The HBO movie about Anita Hill and the Clarence Thomas confirmation hearings, aptly titled 'Confirmation,' is still hitting a few nerves. The Supreme Court is, perhaps, THE issue that is paramount on many voters' minds as we've seen monumental power wielded by the Judicial Branch since those hearings in the early 1990's. Over a week after its release, Fox and Friends is compelled to rehash the movie, claiming that it 'heavily edited history.'
Today's helping of malarkey on a platter is served up with the help of the unhinged historical accounts of one of Scalia's biggest fan boys. Stuart Taylor, today's 'expert,' has a packed CV: he's a journalist, author, lawyer, law professor and a non-resident senior fellow at the Brookings Institute. He is a known defender of torture enablers, who feels that statistics of sexual assault on women are overblown. Women just make these stories up, dontcha know?
He famously advocated for clemency towards anyone who engaged in torture, on advisement from the Dark Lord, Cheney. Taylor doesn't deny that the Bush administration tortured detainees, but argued that those responsible have already "suffered" enough for their misdeeds.
Taylor's most notorious contribution to right wing causes comes from his book, Mismatch. The Mismatch Theory is the justification for Antonin Scalia's Fisher v. University of Texas arguments. That decision inferred that
some minority students admitted to highly competitive universities fare worse there academically than they would have at less selective institutions.
Mismatch, co-authored by UCLA Law Professor, Richard Sander, was laden with bogus arguments against the whole idea of affirmative action. Of course Scalia was smitten with his conclusions.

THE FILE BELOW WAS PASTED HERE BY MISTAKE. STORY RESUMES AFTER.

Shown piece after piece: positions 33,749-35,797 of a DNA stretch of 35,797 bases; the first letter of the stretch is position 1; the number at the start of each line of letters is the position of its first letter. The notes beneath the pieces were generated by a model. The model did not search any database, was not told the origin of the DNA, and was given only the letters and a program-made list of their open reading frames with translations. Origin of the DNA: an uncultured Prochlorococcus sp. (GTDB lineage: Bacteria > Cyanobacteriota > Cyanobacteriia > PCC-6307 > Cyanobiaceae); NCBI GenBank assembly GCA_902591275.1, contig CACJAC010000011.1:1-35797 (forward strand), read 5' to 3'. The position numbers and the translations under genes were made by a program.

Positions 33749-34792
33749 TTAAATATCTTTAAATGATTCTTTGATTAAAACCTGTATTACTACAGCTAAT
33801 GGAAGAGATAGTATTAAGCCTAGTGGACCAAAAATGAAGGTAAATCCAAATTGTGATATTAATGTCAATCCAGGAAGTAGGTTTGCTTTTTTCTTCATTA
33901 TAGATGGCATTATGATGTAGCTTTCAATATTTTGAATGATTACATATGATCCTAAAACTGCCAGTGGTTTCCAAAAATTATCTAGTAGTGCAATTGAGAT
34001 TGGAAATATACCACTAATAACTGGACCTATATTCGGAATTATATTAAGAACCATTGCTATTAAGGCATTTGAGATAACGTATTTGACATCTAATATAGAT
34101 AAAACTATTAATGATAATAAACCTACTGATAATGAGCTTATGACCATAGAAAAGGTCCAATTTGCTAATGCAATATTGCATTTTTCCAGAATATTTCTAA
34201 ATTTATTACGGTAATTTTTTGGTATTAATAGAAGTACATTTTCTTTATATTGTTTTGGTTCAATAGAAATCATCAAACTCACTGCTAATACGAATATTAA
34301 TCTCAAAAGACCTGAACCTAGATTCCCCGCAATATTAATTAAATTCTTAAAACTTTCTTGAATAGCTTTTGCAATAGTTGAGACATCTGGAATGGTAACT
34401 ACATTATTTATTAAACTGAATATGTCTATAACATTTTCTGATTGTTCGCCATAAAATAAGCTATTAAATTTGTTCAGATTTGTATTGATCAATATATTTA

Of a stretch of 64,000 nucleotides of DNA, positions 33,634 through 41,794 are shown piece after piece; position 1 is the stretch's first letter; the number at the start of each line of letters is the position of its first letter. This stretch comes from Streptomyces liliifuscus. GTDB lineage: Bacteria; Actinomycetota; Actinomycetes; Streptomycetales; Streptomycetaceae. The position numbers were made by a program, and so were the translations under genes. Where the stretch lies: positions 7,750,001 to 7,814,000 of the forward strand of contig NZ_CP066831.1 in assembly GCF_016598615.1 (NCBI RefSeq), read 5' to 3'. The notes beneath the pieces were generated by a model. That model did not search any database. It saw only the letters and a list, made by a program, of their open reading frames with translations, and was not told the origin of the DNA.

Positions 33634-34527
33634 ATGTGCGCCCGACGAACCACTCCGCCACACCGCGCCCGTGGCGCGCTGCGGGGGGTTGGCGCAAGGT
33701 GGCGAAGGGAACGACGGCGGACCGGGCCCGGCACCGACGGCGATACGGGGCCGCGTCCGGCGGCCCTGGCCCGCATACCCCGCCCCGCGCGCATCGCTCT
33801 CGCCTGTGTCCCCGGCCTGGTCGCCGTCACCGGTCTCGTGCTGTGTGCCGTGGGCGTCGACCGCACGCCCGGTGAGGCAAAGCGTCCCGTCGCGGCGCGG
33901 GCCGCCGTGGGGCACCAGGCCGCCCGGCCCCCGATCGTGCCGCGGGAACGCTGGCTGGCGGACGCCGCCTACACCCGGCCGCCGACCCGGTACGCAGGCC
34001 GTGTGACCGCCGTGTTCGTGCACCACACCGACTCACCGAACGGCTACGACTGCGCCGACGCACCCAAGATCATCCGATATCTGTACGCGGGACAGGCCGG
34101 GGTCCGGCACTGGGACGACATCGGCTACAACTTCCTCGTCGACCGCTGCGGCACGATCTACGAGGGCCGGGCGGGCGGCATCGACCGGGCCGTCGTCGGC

Taylor is naturally incensed that Scalia's wing man, Clarence Thomas, was portrayed in the HBO drama as a misogynist, a man who sexually harassed women who were his subordinates. Steve Doocy described conservatives' objection to 'Confirmation' in a way that even the 'poorly educated' could understand:
DOOCY: If you didn't know about that (the actual hearings) and you just watched the HBO show, it makes it look like Anita Hill good, Clarence Thomas bad.
As predicted, Stuart Taylor propounds the ruse that she was not a 'credible' witness. The character assassinations upon the Professor were nothing short of a misogynist witch hunt, conducted by an all male committee, and the movie does a pretty good job of showing how Ms.Hill was truly raked over the coals. Taylor comfortably accepts the mendacious assumption that Hill was a woman scorned.
Taylor also claims that Professor Hill was the only person who made such allegations against Justice Thomas, and this was another easily disproven fallacy.
Some evidence corroborating Hill’s allegations was disallowed; at least one witness who had the same experience with Thomas as Anita Hill was never called to testify.
It was so clear that Anita Hill was telling the truth, with choking embarrassment and manifest reluctance. And it was also obvious that Clarence Thomas was deflecting her allegations by making himself out to be a victim. And the performances of the minority members of the committee — especially Alan Simpson and Orrin Hatch, but not excepting Arlen Specter — were atrocious.
Stuart Taylor is another one of those Beltway journalists who somehow manages to stay relevant, only heaven knows why. It's safe to say he's rarely anything but disingenuous and always on the wrong side of an issue. He is part of that elusive, members-only club, people who never have to worry about a paycheck. They serve their masters by deflecting reality; and it pays well. .
Until the marketplace starts visiting harsh professional retribution on people like *insert conservative pundit here* the reign of Conservative thugs and their Centrist enablers will never end.